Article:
You are certainly correct that you *can* simulate iteration by using recursion.

The tail-recursive implementation is not "simulating" iteration. It is iteration. Expressing the same algorithm with a loop construct rather than an explicit function call would not make it any less recursive; the loop implies a built-in fixpoint operator. If this trivial difference of style makes any difference in how much stack space your function uses, that's a bug in your toolchain.

The key point, to me, is that at least what I mean by "recursive" is that there is a parent and a child. The parent doesn't return/exit until its child does - and its child, and its child, and its child, and its child ...

That is not what "recursion" means. Moreover, how would that definition even account for something like tail-recursion, where the "parent" is replaced by the "child"? Logically, the "parent" still does not exit until the "child" does, but in the meantime it occupies no space on the stack and the return from the innermost "child" is also the return from all of the "parents". No matter how deep the tail-calls become, the stack use remains constant. Recursion only requires additional stack space when there is more for the function to do after the call, i.e. when it is not tail-recursion. Such cases cannot be converted to iteration (using the same algorithm) without shifting all the data required by the continuation from the function-call stack into some other data structure.

Comment Re:Go! Government! Go! (Score 1) 267

You' started talking about an apartment building, and in those places the residents are not the owners, and have only very restricted property rights.

In at least some of the cases in question it was the owner of the apartment building, not a renter, who was fined for using AirBnB. A renter's right to sublet, and more generally to allow others access to the apartment, is, of course, subject to the terms of their contract with the owner of the apartment building.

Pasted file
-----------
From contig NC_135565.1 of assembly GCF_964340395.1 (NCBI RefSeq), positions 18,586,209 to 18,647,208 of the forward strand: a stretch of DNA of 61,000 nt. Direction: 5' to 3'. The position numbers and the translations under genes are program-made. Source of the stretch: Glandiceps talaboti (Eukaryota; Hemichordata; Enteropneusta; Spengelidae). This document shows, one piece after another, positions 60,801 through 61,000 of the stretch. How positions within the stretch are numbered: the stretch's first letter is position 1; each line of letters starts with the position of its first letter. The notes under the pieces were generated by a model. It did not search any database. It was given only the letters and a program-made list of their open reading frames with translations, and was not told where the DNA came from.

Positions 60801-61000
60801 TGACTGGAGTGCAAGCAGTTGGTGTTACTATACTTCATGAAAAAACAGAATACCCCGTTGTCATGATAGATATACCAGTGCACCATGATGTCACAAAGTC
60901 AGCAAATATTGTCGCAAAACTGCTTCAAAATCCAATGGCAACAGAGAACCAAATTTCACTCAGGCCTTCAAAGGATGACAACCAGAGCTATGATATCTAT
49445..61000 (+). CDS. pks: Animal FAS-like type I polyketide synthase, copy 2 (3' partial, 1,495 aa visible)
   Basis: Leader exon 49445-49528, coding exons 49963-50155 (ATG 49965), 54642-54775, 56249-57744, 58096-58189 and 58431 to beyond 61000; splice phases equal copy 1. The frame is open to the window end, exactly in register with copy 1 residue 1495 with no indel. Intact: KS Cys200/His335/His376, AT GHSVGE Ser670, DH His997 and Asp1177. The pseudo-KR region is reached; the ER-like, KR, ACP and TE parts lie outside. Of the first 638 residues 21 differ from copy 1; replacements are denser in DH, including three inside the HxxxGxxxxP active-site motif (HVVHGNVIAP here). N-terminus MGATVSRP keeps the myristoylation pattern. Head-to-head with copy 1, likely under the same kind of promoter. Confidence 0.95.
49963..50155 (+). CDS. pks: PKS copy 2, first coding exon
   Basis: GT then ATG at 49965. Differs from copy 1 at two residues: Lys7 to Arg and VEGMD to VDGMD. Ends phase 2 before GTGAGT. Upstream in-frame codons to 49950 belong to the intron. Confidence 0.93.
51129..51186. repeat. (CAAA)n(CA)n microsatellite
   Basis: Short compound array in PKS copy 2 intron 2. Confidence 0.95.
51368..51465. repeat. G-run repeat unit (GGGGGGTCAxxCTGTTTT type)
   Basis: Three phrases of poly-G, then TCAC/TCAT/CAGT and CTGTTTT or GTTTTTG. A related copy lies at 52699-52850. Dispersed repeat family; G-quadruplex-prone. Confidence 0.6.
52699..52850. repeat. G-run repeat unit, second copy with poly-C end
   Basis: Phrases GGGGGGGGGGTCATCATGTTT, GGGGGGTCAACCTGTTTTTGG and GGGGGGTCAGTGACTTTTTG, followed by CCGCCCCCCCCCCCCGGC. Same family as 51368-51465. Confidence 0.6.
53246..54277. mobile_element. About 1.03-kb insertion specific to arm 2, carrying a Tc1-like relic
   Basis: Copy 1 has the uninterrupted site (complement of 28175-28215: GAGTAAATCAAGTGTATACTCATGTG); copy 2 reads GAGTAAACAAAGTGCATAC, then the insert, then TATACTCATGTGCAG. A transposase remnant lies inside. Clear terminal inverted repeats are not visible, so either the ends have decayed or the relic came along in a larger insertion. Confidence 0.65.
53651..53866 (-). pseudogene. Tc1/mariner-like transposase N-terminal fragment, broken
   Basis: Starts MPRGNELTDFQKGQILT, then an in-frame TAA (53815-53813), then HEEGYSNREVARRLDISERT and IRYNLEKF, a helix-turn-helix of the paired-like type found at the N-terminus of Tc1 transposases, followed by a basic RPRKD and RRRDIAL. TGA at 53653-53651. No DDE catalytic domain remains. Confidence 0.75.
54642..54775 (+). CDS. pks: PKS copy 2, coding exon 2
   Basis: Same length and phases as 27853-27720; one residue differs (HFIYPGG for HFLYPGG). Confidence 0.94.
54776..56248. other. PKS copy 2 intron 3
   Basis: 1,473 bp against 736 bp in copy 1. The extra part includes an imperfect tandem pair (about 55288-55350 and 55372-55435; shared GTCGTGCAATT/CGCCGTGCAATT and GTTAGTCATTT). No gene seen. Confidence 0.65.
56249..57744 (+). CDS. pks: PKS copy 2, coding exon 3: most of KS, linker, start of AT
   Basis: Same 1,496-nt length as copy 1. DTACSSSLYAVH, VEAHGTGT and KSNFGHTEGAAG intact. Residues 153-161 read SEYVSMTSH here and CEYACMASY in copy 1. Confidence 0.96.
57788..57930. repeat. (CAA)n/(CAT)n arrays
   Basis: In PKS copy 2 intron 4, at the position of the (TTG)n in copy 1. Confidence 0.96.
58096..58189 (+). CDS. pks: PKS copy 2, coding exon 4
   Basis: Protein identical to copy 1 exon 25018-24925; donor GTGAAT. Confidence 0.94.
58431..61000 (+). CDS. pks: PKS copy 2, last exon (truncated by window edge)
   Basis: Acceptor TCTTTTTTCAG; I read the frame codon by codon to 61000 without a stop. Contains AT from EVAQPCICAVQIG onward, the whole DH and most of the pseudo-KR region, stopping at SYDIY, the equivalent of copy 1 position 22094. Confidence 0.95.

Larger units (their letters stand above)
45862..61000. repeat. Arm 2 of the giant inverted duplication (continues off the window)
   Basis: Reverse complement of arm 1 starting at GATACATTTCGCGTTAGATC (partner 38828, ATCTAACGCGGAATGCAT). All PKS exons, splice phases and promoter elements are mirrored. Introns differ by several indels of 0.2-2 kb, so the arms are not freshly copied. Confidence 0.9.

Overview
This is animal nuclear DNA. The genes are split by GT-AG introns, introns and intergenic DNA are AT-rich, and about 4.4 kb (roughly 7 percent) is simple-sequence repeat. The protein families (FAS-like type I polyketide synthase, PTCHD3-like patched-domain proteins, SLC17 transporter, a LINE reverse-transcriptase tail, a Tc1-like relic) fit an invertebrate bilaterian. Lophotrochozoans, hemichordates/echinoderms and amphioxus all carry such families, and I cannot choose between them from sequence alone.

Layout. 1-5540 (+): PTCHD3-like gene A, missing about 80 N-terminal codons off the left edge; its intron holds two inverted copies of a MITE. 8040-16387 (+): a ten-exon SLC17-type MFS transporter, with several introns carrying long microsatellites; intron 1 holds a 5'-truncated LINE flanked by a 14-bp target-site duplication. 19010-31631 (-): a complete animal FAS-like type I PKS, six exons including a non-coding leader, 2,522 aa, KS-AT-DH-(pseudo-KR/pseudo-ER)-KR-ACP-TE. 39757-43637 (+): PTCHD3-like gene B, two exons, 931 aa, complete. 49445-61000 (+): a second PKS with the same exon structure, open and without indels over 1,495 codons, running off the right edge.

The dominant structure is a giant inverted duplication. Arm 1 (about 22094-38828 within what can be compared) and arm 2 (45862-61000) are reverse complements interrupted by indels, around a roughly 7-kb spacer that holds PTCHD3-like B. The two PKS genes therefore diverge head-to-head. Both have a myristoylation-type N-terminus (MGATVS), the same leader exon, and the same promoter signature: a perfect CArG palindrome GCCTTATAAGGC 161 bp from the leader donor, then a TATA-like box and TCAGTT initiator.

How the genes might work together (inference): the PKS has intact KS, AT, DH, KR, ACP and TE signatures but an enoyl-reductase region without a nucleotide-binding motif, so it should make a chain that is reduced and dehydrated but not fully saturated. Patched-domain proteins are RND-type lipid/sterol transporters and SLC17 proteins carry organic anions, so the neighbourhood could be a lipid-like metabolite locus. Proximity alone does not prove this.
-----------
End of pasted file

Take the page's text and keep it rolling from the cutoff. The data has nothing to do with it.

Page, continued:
Zoning laws are not designed to prevent imminent threats of irreversible harm.

Yes, which is one of the many things wrong with zoning laws. Zoning laws in general are no more justifiable than the more specific restrictions on using AirBnB. However, that is a topic for another day.

Comment Re:Device contains ID cookies (Score 1) 651

The CFAA doesn't ban bona fide government investigations.

Right, but is this an bona fide investigation? IIRC that exception applies to law-enforcement agencies, whereas this is about the organization responsible for approving visas. They're not investigating any crime; it's more like a background check.

Either way, there's still the TOS issue. The applicant is not legally compelled to turn over the password; they can refuse (and allow their visa application to be denied). Ergo, if they do submit the password they are violating the TOS of their own free will, which can result in their account being terminated and perhaps other penalties.

Comment Re:Do *not* spider web with recursive function cal (Score 1) 600

Care to point to which step "is defined in terms of the process itself"? I don't see that anywhere.

It's part of the compiler's internal definition of the loop construct, and does not appear in the source code. In the object code it can be identified as the opcode that branches back to the beginning of the loop.

This becomes more obvious if you consider programming languages where iteration is not a built-in construct, and loops are written in terms of explicit recursion. In Haskell, for example, a simplified C "while" keyword (disregarding "break", "continue", etc.) could be implemented as the following recursive function: